It’s no secret that the food we eat influences our health. It’s common sense.
Yet doctors admit that they receive very little if any education about nutrition and what kind of diet causes or prevents diseases. That defies common sense.
So when you are looking for answers about how food and dietary patterns affect your health, you might have to look beyond your doctor’s office.
The good news is you don’t have to look too far.
There are many physicians and other well trained health care providers who have found the plethora of research on the health benefits of a whole food, plant-centered diet. Many, like Dr. Dean Ornish have gone on to conduct their own clinical and laboratory studies that show how quickly the body can heal from some of the most devastating diseases (including our #1 killer, heart disease) given the right food.
More recent research is even showing that genetic expression is influenced by environmental factors, namely our diet and lifestyle habits. That’s very exciting — it means we are not powerless!
So if you are struggling with health problems or worry about your genetic predisposition for certain illnesses, I encourage you to watch this short Talk by Dr. Ornish. He is a pioneer in the field of lifestyle medicine and has not only inspired people all over the world to take control of their health (including us!), but he has shown doctors and other health care providers that complicated diseases can be treated and prevented with healthy food, fresh air, exercise, meaningful work and caring relationships.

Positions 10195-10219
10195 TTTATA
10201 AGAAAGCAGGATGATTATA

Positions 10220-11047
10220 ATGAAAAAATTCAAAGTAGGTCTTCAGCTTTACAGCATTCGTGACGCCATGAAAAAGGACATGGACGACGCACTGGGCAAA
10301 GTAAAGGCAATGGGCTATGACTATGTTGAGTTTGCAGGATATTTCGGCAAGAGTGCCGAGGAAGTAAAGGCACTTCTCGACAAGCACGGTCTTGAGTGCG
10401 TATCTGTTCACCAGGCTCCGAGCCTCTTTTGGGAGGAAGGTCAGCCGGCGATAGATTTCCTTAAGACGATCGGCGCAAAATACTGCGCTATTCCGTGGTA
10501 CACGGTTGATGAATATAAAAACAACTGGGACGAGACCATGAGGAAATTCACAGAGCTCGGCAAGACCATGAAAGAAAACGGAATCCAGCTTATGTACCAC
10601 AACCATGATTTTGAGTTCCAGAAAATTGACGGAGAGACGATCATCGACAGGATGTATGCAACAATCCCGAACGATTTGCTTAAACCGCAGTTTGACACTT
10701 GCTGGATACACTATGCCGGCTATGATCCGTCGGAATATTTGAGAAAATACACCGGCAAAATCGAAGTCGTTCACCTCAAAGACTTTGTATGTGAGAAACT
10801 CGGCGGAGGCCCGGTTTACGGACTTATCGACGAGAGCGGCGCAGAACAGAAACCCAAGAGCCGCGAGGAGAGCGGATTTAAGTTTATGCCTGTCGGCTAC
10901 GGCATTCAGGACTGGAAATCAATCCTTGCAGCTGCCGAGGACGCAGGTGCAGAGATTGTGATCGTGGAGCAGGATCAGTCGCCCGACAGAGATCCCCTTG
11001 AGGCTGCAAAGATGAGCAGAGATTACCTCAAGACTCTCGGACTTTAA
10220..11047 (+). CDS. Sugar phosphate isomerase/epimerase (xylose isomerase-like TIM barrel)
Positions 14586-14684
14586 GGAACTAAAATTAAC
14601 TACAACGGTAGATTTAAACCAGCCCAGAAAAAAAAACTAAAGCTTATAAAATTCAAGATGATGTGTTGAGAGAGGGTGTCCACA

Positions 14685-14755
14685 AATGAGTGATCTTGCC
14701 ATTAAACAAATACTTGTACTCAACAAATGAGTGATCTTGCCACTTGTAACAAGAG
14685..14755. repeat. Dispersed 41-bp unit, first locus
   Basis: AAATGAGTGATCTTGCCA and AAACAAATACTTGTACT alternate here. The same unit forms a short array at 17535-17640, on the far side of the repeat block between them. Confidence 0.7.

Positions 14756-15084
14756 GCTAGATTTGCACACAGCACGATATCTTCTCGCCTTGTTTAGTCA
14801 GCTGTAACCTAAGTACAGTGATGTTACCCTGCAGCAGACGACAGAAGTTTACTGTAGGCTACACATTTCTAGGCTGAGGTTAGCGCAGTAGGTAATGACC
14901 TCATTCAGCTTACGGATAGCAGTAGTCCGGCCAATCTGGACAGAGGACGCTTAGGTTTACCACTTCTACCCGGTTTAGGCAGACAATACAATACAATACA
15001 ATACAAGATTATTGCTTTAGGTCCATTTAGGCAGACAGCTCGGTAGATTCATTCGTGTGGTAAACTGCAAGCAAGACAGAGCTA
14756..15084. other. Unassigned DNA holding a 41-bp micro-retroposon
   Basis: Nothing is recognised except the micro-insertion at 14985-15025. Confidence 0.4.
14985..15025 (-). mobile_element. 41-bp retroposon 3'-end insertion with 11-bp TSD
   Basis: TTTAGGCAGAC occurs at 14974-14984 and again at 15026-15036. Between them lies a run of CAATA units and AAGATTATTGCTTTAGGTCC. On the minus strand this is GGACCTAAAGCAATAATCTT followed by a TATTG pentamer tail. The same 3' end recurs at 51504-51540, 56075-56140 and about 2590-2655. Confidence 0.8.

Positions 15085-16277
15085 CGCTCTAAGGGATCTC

If you would like to learn more about how diet and lifestyle changes can influence your health, join our “Meals Are Medicine” classes and Wellness Forum.
Dean Ornish, M.D., is the founder and president of the non-profit Preventive Medicine Research Institute and Clinical Professor of Medicine at the University of California, San Francisco. For almost 40 years, he has directed clinical research demonstrating that comprehensive lifestyle changes may begin to reverse severe coronary heart disease, without drugs or surgery. He was appointed by President Clinton to the White House Commission on Complementary and Alternative Medicine Policy and by President Obama to the Advisory Group on Prevention, Health Promotion, and Integrative and Public Health. He was selected as one of the “TIME 100” in integrative medicine and by Forbes as “one of the seven most powerful teachers in the world.” He received his medical training from the Baylor College of Medicine, Harvard Medical School, and the Massachusetts General Hospital. He earned a B.A. in Humanities summa cum laude from the University of Texas in Austin.